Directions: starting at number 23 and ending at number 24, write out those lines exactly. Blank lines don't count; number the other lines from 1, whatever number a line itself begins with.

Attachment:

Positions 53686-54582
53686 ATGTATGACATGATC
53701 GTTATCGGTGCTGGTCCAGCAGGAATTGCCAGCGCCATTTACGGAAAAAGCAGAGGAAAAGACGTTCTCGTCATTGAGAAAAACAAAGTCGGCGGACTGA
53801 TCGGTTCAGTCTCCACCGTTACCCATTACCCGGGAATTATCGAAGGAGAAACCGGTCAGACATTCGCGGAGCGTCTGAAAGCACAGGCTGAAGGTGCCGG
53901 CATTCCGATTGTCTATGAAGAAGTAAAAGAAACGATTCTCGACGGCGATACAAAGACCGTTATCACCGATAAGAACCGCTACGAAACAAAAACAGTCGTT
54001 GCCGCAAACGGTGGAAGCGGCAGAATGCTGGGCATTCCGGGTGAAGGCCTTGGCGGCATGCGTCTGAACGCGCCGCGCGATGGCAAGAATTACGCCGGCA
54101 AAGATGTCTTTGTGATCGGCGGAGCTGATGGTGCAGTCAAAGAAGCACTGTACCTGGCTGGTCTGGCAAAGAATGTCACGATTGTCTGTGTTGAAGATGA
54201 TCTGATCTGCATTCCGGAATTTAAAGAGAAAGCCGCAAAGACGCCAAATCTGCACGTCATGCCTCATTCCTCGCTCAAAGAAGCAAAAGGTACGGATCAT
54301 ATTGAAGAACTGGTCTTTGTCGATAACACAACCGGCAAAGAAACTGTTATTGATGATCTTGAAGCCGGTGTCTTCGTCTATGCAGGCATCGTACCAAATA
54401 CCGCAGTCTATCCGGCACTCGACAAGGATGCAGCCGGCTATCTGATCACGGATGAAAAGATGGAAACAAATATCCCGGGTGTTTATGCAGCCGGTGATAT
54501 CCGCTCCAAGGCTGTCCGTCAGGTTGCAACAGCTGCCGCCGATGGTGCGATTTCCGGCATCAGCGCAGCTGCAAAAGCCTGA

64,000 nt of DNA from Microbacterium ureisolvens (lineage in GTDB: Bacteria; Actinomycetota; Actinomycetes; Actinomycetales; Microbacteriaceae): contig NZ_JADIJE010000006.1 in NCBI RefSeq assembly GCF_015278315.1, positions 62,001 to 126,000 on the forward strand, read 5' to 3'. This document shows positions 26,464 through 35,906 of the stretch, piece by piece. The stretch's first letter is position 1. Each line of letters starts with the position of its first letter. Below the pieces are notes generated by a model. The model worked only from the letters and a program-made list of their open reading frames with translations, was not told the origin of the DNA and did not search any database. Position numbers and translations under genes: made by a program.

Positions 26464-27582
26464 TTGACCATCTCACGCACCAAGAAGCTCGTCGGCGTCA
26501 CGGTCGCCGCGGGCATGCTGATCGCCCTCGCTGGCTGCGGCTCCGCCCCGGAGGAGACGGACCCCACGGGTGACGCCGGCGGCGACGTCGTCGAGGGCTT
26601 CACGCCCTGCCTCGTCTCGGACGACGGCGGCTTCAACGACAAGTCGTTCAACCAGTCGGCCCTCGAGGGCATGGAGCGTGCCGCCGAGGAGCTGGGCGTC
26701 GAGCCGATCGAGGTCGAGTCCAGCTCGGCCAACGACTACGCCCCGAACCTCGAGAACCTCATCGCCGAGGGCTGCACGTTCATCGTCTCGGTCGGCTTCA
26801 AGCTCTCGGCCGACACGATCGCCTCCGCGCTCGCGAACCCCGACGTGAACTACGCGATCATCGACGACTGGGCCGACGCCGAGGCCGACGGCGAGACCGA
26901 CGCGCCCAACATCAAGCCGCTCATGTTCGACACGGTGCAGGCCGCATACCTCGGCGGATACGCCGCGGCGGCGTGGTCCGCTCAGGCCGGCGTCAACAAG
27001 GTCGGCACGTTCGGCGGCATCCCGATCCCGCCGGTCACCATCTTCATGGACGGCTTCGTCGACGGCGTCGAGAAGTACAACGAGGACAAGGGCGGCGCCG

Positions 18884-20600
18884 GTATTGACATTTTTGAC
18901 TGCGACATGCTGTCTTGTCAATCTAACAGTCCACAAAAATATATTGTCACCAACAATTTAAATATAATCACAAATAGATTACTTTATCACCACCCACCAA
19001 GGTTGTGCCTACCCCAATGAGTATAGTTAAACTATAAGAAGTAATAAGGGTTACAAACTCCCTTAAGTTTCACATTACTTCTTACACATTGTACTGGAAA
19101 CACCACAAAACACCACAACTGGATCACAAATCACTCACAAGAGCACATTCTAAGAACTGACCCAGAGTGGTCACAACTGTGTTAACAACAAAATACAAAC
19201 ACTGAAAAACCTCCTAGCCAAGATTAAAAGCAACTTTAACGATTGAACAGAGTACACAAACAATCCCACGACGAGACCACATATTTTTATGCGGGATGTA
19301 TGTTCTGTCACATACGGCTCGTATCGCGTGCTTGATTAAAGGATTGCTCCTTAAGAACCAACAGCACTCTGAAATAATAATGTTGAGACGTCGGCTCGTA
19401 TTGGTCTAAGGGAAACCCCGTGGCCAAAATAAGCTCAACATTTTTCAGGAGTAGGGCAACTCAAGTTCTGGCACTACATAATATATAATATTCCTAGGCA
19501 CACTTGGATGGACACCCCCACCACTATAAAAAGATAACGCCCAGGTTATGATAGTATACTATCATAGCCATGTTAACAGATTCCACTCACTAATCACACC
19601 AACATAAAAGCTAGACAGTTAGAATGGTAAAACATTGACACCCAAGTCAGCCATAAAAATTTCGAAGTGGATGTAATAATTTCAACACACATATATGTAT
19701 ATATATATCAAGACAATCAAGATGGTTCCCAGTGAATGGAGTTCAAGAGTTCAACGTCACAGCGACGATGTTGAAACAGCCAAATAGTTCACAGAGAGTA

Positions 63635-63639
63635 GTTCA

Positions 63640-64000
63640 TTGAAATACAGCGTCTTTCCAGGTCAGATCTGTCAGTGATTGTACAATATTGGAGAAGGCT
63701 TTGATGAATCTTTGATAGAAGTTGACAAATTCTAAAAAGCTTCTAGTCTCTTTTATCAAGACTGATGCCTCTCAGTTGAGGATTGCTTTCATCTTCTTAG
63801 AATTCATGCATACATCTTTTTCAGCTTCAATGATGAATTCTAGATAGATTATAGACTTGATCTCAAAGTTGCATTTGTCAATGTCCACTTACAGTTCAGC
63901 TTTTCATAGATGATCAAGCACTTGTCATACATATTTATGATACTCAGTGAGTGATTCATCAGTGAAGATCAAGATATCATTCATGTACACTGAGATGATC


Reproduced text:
18901 TGCGACATGCTGTCTTGTCAATCTAACAGTCCACAAAAATATATTGTCACCAACAATTTAAATATAATCACAAATAGATTACTTTATCACCACCCACCAA
19001 GGTTGTGCCTACCCCAATGAGTATAGTTAAACTATAAGAAGTAATAAGGGTTACAAACTCCCTTAAGTTTCACATTACTTCTTACACATTGTACTGGAAA